Advertisement
YOU ARE HERE: LAT HomeCollections

Airline fees? The sky's the limit

March 22, 2006|Jeff Bernhardt | JEFF BERNHARDT is a freelance writer in Los Angeles.

NORTHWEST AIRLINES has just begun testing a program to charge domestic coach passengers $15 extra to book aisle and exit-row seats. (It joins Virgin Atlantic and Air Canada, which have similar fees). It's the latest in a string of recent airline fees-for-service, such as fees for boxed meals and fees for booking by phone (versus online).

In light of this, here are some possible fees to which airline passengers may be subject in the near future:

* $15 fee for a window seat on flights to certain locations (including Hawaii and Puerto Rico). There are discounts if you are willing to book a window for flights into Newark or Detroit.

* $15 fee for requesting a seat two or more rows from children under the age of 5; a $25 fee for booking a seat more than five rows from children under the age of 2.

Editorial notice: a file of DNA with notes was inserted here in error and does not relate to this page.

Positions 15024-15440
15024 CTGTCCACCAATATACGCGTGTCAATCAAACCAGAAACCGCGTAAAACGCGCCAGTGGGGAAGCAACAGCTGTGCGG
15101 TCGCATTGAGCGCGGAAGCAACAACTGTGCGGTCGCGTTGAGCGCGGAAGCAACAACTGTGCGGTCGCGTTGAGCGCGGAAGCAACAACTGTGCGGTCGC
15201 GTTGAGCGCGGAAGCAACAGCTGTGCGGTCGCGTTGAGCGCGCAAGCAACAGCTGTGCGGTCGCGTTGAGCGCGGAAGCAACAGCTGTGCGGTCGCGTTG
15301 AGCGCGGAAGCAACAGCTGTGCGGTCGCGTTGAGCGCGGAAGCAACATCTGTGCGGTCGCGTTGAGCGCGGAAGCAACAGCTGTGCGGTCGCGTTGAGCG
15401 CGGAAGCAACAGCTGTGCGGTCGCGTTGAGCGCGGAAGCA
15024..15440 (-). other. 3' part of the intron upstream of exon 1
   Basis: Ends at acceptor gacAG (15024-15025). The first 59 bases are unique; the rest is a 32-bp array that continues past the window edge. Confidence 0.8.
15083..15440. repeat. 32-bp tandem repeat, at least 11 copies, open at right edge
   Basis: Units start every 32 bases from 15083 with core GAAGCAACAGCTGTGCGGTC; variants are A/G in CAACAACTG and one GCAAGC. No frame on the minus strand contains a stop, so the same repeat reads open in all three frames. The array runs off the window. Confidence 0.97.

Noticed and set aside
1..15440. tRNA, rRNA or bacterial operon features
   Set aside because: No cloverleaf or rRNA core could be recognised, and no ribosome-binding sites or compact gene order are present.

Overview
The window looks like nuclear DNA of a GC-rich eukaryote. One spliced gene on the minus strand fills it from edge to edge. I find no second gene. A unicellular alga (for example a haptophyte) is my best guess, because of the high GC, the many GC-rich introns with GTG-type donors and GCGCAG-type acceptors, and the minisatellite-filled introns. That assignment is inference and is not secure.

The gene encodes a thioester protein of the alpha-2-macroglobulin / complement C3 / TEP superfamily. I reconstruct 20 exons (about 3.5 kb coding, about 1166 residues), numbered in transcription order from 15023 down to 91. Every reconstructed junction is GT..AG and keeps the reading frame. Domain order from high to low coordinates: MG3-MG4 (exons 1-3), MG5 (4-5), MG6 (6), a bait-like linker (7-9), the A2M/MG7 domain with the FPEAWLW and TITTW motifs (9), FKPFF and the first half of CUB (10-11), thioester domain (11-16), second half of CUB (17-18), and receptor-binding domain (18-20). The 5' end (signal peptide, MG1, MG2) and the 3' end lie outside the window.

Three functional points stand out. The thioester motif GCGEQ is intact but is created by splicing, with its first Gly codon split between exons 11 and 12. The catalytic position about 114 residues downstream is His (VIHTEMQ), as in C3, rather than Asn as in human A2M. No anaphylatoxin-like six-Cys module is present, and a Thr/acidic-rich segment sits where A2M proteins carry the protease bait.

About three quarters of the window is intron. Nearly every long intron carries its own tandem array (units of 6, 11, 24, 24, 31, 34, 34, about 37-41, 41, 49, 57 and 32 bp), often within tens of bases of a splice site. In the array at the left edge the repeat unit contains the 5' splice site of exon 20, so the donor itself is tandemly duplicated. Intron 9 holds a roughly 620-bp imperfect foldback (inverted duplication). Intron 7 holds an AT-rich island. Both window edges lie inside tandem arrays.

* $15 fee for every time you ring the call service button more than once. If you anticipate that you will be a high-maintenance flier, you can purchase call service coupons ahead of time on the Internet for $5 per coupon (purchasing by phone will involve an additional, yet-undisclosed, fee).

* $25 fee to request a seat next to a passenger who is willing to not use your armrest or not mind your leg kicking the back of his or her seat. (This must be requested at least 36 hours prior to flight.)

* $25 fee to sit next to a passenger who is height/weight proportionate to his seat. (This also must be requested 36 hours prior to flight time).

* $15 fee for using the overhead compartment. If you wish to use the overhead compartment directly above your seat (as opposed to random assignment by flight crew), this must be requested online 24 hours prior to flight departure. Requests by phone will require an additional personal-attention fee of $5.

* Please be aware that there will henceforth be a fee for using the toilets onboard; $1 tokens can be purchased from the flight attendants prior to takeoff.

As the airlines say: "Thank you for flying with us. We wish you a safe and enjoyable flight."

Advertisement
Los Angeles Times Articles
|
|
|